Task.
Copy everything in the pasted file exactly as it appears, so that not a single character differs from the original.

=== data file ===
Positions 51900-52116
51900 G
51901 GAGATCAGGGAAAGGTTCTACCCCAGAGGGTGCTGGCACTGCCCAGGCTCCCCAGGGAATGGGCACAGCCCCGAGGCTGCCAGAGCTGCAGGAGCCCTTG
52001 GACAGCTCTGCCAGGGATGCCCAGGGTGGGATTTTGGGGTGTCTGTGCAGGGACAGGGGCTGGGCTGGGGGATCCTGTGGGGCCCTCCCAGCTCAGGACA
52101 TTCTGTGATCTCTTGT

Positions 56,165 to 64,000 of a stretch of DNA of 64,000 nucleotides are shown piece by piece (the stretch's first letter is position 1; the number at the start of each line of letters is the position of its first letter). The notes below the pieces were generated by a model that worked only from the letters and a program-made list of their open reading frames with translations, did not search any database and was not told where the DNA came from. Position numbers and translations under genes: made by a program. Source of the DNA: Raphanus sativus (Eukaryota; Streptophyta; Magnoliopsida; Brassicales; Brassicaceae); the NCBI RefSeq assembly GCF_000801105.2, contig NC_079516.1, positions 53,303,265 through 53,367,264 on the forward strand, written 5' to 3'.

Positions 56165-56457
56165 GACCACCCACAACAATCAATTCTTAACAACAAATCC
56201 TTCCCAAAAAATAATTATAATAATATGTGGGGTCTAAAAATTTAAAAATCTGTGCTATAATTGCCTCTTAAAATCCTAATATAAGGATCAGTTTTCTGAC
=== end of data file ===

Positions 51900-52116
51900 G
51901 GAGATCAGGGAAAGGTTCTACCCCAGAGGGTGCTGGCACTGCCCAGGCTCCCCAGGGAATGGGCACAGCCCCGAGGCTGCCAGAGCTGCAGGAGCCCTTG
52001 GACAGCTCTGCCAGGGATGCCCAGGGTGGGATTTTGGGGTGTCTGTGCAGGGACAGGGGCTGGGCTGGGGGATCCTGTGGGGCCCTCCCAGCTCAGGACA
52101 TTCTGTGATCTCTTGT

Positions 56,165 to 64,000 of a stretch of DNA of 64,000 nucleotides are shown piece by piece (the stretch's first letter is position 1; the number at the start of each line of letters is the position of its first letter). The notes below the pieces were generated by a model that worked only from the letters and a program-made list of their open reading frames with translations, did not search any database and was not told where the DNA came from. Position numbers and translations under genes: made by a program. Source of the DNA: Raphanus sativus (Eukaryota; Streptophyta; Magnoliopsida; Brassicales; Brassicaceae); the NCBI RefSeq assembly GCF_000801105.2, contig NC_079516.1, positions 53,303,265 through 53,367,264 on the forward strand, written 5' to 3'.

Positions 56165-56457
56165 GACCACCCACAACAATCAATTCTTAACAACAAATCC
56201 TTCCCAAAAAATAATTATAATAATATGTGGGGTCTAAAAATTTAAAAATCTGTGCTATAATTGCCTCTTAAAATCCTAATATAAGGATCAGTTTTCTGAC